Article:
How to travel on a budget - Part 1

How to travel on a budget - Part 1

For most of my life I’ve suffered from a serious ailment – a chronic case of the travel bug. After a few weeks at home, I feel like I need to travel. But I prefer not to spend too much on my holidays because that makes me feel guilty...and indulgent.  Having a tight budget does not mean that you can’t travel. It just means that you will have to travel more efficiently. I often get asked for tips on how to travel on a budget. Here are some ways to do just that.

How to travel on a budget

Save money  - General

  • Travel during off-peak seasons if you can. The prices are much lower than during peak season. And it will be less busy, meaning that you can enjoy yourself much more. If you have school-going children like me though, this will be more difficult. Don't forget to take into account the peak seasons of the place you're travelling to as well.
  • Look out for discounts and special offers on websites like Daddy's Deals , Flook and other discount deal websites.
  • Always compare prices. I cannot overstate the value of comparing which is so easy to do these days by harnessing the power of the internet.
  • Do internet searches for specific money-saving tips regarding your intended activity or destination, for example, ”Free walking tours in Paris”
  • If you are a student, no matter how old you are, your student card can be a valuable tool to get student discounts at tourist attractions.

Save money on flights

I always look for the cheapest flights on Skyscanner and Travelstart.  You’d be surprised at how huge the price differentials between airlines can be. Once you’ve identified the cheapest airline, check the prices on their website too. Often, Travelstart’s prices will be better.

Travel on a budget

Save money on accommodation

  • For international hotels, I look for highly-rated hotels within my budget on Tripadvisor and usually book on or You can find some amazing value deals there. Be careful to read the fine print regarding tax exclusions, breakfast inclusions and cancellation policies. Also, check prices directly with the hotel you’re interested in for their direct booking prices.
  • When visiting new destinations, you don’t have to stay in a mega-expensive 5-star hotel especially since you’ll be too busy exploring a new place to spend much time in your hotel room. Staying in a cheaper hotel will allow you to save on accommodation and put that money to better use elsewhere. I prefer not to go lower than 4-star though. If you want to indulge, save the best hotel for the last and not the other way around. On a typical visit to another country, we may travel to at least three different cities. I’ve had (unplanned) instances where I move from a great hotel to a sorry excuse for a hotel, when moving from one city to another and it was truly depressing – for a few hours at least. Of course, if the main purpose of your holiday is to relax at a nice hotel, then that’s a different story.
  • If you still want to experience a five-star hotel – or a seven-star, if you’re in Dubai, go there for a drink or high tea as a special treat. You still get to enjoy the views, the ambience and the “Been there, Done that” rights..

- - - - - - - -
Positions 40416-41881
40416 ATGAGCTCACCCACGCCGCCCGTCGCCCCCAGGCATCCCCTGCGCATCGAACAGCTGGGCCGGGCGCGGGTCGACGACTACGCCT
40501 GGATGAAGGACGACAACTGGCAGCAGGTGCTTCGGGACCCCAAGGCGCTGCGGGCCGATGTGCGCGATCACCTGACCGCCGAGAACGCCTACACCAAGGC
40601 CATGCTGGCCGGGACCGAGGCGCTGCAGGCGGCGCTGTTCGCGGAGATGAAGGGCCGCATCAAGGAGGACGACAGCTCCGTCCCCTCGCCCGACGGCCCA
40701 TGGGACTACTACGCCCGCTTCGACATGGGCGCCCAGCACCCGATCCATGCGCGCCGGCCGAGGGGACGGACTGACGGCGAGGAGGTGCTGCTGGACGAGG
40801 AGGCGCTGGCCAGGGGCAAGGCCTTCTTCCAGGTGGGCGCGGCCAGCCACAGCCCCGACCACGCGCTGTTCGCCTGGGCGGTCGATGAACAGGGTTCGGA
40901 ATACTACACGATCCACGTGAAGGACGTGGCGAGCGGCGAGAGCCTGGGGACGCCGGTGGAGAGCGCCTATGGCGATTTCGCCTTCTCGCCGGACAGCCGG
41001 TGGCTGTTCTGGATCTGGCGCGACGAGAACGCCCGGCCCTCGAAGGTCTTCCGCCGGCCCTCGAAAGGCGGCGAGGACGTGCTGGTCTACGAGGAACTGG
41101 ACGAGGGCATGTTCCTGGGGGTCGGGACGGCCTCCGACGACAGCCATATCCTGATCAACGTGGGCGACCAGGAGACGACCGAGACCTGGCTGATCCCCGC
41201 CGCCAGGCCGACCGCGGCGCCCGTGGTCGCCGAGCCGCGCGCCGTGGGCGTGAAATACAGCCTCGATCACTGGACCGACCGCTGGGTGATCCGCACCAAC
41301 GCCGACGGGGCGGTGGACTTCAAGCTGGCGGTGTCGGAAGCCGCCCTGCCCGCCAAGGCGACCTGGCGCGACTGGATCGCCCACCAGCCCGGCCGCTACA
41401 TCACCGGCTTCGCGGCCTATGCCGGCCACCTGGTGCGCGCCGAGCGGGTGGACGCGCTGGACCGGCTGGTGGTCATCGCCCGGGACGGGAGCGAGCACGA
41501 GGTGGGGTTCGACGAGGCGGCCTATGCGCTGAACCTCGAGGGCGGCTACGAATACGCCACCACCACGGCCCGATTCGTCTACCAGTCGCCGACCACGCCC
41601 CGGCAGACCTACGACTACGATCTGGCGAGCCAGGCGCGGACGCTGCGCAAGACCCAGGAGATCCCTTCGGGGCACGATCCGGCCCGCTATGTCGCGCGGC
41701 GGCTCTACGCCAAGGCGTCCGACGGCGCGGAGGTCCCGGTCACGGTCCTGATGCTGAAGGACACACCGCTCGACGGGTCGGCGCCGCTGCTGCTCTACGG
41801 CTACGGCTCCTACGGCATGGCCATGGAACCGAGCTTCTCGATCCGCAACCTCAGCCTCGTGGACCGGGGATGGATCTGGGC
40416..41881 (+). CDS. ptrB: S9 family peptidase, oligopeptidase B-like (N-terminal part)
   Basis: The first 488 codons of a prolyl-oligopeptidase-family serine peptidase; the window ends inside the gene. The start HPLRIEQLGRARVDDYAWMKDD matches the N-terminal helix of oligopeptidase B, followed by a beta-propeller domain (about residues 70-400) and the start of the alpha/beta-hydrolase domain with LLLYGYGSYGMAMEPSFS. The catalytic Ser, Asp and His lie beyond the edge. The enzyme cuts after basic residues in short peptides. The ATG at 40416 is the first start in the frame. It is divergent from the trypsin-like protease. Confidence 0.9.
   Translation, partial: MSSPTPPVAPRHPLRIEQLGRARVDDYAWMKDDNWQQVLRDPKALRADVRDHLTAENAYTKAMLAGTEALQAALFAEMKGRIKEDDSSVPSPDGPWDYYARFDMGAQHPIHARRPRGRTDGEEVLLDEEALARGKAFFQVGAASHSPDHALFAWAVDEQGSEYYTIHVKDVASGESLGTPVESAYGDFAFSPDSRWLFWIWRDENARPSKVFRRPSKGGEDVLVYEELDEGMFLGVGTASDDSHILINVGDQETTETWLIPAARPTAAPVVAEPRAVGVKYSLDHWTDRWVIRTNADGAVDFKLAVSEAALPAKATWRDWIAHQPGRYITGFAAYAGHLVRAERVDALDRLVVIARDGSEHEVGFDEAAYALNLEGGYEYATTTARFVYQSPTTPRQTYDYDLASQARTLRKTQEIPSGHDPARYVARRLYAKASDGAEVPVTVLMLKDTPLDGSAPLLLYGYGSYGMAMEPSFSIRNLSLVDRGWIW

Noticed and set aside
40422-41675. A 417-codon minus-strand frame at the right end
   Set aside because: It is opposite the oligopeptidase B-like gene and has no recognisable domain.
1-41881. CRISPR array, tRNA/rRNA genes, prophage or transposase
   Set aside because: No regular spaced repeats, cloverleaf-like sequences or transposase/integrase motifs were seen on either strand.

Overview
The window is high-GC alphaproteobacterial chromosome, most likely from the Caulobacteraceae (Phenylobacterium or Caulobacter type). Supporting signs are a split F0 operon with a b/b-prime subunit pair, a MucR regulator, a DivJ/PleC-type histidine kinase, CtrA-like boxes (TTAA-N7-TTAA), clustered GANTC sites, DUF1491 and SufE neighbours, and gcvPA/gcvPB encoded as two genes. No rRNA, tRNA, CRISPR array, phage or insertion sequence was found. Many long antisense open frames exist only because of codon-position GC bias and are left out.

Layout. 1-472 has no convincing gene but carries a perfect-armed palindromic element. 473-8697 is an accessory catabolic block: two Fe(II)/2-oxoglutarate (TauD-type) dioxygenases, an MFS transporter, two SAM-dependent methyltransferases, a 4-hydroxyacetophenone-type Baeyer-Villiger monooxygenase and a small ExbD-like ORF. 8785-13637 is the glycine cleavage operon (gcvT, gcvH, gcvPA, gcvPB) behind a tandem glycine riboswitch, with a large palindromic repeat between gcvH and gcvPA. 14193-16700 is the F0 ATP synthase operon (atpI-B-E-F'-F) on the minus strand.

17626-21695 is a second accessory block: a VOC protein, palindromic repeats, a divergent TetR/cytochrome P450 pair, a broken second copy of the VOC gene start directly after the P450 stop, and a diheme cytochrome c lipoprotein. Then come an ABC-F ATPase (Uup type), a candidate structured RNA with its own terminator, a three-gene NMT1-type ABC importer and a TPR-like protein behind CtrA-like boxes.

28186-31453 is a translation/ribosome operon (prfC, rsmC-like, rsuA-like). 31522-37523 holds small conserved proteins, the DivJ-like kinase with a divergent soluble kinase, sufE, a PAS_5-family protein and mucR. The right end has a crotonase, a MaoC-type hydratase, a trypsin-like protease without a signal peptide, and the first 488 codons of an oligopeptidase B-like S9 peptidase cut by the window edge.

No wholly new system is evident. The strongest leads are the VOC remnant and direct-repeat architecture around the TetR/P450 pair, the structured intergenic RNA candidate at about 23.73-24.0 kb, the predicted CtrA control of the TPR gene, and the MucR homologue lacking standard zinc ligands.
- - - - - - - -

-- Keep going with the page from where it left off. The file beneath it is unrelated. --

• Airbnb is gaining popularity as a cheaper way to obtain holiday accommodation – by renting peoples’ home or space in their homes instead of book hotel rooms. I haven’t tried it yet so I can’t say much on it.

Travel Hacking and Loyalty Points

The word “hacking” normally has negative connotations but travel hacking is a (legal) method of collecting frequent flyer miles and hotel loyalty points – at an expedited rate - and using loopholes in the system to travel for free or for much less. As South Africans, we don’t have many opportunities to travel hack but there are some, like loyalty points.

I'm a big fan of loyalty points. If it's free, sign up for it by all means. If it comes with a price tag- well then, weigh the cost vs the benefit. Most airlines and large hotel groups have loyalty schemes. If you are going to use them anyway, why not accumulate some points while you’re at it. One of my favourite local travel loyalty programs is Tsogo Sun's SunRands.  It's free and the earn rate is good. That makes me feel more positive about them. Internationally, IHG (InterContinental Hotels Group) has a great loyalty rewards scheme.

See more tips on how to travel on a budget and how to save money while travelling, and subscribe to the "In Africa and Beyond"  newsletter.

For more money-saving tips, click here.

For tips on travelling with children, click here.

For the best flight deals, click here.

For the best accommodation deals , click here.

2 comments on “How to travel on a budget - Part 1”

  1. The reviews on Tripadvisor are invaluable for me too. And I also look for hotels close to the transport hubs. Especially when I went to London and in Italy, as well, I made sure that the hotels were near enough to walk to from the train stations.
    Yes, and the Gulf airports are the transport hubs of the world. It's so easy to travel from them to almost anywhere in the world. As you know flights are much more expensive from SA and the opportunity to use loyalty points from here are more limited too.

  2. I usually read the hotel reviews on Tripadvisor before making a reservation on Since my trip to London last year I've also become more particular about the location, preferring hotels near the main transport hubs.

    The older I get the more picky I've become about hotel standards. It doesn't have to be 5 star but must be clean and have polite and helpful staff.

    I'm fortunate that the airline carriers in the Gulf have promotional offers a few times a year and this enables some saving on flight costs. I've registered for the travel loyalty newsletters and have made savings from utilizing offers mentioned.

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